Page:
– zstewart
    Oct 18, 2016 at 17:39
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    $\begingroup$ "All that energy has to go somewhere" - but it has to come from somewhere, right? So where it came from and why can't you dump it back? $\endgroup$
    – Mołot
    Oct 18, 2016 at 20:10

4 Answers 4


Infinities are tricky to work with. Generally speaking it's better to work with "unbounded" or another term which captures the bigness really well without all the pathologies that come up with infinities.

An infinity in any term which shows up in one of our physics equations is the end of the world as we know it unless it's corrected. No, I mean that literally. Our equations are not designed to perform in these situations. Most of them are done over the set of real numbers, which does not include an infinity. You would have to expand those equations to include "all real numbers plus one or more numbers of infinite size." These would be different equations than what our physicists are claiming to be true today. They'd look similar, but changing the domain would make them look very different.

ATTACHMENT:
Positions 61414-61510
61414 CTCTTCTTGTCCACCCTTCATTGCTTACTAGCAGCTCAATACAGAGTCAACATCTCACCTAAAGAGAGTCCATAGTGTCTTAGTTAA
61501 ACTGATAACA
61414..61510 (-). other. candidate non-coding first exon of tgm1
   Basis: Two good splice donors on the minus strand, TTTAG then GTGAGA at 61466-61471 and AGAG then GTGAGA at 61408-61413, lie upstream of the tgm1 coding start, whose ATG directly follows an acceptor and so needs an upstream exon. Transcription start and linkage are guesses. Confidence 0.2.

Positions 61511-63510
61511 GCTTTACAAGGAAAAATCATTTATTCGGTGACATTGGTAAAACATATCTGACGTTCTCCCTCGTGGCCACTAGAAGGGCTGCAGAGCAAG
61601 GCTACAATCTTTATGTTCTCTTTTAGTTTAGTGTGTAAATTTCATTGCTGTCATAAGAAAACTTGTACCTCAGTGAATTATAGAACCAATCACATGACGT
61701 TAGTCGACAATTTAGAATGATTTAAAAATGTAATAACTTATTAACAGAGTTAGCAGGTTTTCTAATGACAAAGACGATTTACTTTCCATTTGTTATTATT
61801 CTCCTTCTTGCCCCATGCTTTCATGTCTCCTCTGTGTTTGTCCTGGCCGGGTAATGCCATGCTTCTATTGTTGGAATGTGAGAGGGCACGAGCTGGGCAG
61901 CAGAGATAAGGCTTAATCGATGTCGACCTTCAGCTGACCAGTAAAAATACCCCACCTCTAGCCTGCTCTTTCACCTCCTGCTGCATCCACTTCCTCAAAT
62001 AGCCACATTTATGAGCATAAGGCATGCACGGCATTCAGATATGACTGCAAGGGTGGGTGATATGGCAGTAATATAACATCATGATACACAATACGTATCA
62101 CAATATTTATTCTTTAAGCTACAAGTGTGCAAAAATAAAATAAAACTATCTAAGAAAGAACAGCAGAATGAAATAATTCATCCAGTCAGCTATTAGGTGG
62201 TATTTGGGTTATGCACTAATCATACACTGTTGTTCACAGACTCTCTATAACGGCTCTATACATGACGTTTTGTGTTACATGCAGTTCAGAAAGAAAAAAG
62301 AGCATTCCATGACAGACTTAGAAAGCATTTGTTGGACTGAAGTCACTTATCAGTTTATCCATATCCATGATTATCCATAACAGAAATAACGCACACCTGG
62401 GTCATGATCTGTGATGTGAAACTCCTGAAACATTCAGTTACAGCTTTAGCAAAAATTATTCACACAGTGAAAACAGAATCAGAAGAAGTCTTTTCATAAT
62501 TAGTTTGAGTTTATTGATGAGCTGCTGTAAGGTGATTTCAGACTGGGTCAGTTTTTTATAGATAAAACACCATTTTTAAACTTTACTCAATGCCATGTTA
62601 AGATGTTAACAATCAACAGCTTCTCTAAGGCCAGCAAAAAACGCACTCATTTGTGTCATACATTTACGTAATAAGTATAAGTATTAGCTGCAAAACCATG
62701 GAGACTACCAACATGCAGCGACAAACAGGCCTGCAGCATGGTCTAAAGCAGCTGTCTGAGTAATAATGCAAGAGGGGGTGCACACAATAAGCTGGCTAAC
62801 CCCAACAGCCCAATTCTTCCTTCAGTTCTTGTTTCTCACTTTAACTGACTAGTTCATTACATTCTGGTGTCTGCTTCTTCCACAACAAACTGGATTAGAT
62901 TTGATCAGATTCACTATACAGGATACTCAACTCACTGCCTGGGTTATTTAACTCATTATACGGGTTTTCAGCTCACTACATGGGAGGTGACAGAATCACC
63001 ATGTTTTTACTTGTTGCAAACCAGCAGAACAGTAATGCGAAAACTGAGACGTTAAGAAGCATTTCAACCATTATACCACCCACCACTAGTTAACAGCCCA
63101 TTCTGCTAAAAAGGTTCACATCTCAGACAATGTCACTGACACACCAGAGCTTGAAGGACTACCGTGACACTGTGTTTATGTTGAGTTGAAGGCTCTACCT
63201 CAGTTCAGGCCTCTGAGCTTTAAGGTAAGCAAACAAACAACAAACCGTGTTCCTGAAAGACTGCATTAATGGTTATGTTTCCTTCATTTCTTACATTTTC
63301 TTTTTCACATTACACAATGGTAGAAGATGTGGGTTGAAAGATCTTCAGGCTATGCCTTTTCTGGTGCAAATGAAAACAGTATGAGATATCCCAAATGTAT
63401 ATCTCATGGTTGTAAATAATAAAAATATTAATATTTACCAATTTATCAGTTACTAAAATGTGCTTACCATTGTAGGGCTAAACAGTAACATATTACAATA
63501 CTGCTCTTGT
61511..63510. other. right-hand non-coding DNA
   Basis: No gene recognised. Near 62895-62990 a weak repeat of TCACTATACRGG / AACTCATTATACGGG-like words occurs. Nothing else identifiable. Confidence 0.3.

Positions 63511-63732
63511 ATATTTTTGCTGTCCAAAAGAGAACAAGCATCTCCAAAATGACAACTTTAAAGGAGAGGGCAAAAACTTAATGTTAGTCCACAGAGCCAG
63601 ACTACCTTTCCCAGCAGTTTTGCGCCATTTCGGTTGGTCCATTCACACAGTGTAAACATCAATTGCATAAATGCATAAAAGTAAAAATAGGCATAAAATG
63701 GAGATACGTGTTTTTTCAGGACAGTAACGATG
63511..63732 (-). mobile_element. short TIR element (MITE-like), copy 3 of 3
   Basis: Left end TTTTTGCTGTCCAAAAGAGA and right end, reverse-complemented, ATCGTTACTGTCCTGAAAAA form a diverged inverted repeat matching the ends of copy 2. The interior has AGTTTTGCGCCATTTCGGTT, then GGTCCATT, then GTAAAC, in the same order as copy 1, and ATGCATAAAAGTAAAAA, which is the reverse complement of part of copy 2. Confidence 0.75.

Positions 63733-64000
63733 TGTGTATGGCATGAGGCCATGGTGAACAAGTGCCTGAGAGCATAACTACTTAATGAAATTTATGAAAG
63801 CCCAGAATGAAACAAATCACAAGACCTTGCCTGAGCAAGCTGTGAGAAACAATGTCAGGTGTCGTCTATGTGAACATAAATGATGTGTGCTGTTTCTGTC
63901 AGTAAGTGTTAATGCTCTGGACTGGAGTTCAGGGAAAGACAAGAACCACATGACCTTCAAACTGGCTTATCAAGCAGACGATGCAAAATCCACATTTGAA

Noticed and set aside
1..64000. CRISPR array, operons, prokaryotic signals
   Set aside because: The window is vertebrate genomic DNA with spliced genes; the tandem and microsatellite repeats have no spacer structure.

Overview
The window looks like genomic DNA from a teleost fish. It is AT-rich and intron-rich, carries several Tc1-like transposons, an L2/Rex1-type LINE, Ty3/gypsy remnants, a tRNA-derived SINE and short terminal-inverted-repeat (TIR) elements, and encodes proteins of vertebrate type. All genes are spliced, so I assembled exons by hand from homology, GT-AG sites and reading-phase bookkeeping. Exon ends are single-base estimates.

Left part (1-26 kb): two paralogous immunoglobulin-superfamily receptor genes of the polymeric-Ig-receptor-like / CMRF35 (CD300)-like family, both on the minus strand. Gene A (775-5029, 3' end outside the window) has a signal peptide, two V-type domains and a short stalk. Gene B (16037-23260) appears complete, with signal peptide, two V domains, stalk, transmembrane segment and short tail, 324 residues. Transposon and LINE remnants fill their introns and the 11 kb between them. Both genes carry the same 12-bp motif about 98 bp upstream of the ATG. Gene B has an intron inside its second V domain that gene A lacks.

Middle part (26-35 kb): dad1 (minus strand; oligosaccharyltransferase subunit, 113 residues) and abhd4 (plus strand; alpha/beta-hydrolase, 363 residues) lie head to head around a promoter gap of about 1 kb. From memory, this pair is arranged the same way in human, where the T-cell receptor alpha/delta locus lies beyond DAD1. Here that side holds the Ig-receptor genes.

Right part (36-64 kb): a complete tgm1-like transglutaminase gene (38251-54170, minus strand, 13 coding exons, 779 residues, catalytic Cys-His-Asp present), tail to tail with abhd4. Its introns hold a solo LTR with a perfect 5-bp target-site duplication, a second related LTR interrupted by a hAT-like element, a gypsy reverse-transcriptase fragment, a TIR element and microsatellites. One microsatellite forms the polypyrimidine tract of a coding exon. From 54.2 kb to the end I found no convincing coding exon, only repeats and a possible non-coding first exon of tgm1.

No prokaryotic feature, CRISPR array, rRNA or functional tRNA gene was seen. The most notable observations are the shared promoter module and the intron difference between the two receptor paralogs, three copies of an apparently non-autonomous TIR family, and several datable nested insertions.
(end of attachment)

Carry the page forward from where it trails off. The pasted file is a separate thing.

Probably your best solution would be to fight an infinity with an infinity. Before the energy is put into the system, we create an infinitely deep energy potential well, and we choose an infinity of a higher cardinality than that of our energy weapon (did you know infinities came in different sizes? If not, I recommend VSauce's video on the topic). This way, when we finally do put infinite energy into the universe, it's safely culled away. One might argue that a black hole would be enough, since nothing can escape from it, but "nothing can escape from it" was a statement made within the real numbers. When you add infinities, all sorts of things might happen, so I wouldn't trust a black hole to be enough until I saw the equations proving the weapon is "safe."

The effect would be remarkably like a lysome in biology. If an infectious agent tries to get into a cell, the cell membrane often pinches off around the agent, creating a sphere encapsulating it. The cell then pumps it full of all sorts of nasty acids and enzymes designed to eradicate whatever is inside the lysome for good.


An infinite amount of power sustained for a non zero amount of time is an infinite amount of energy, which would collapse into a black hole of infinite mass. This would cause space-time to collapse in on itself. Lets assume that you have a finitely powerful weapon. To protect yourself either:

1) use more shielding

2) turn the power down to a manageable level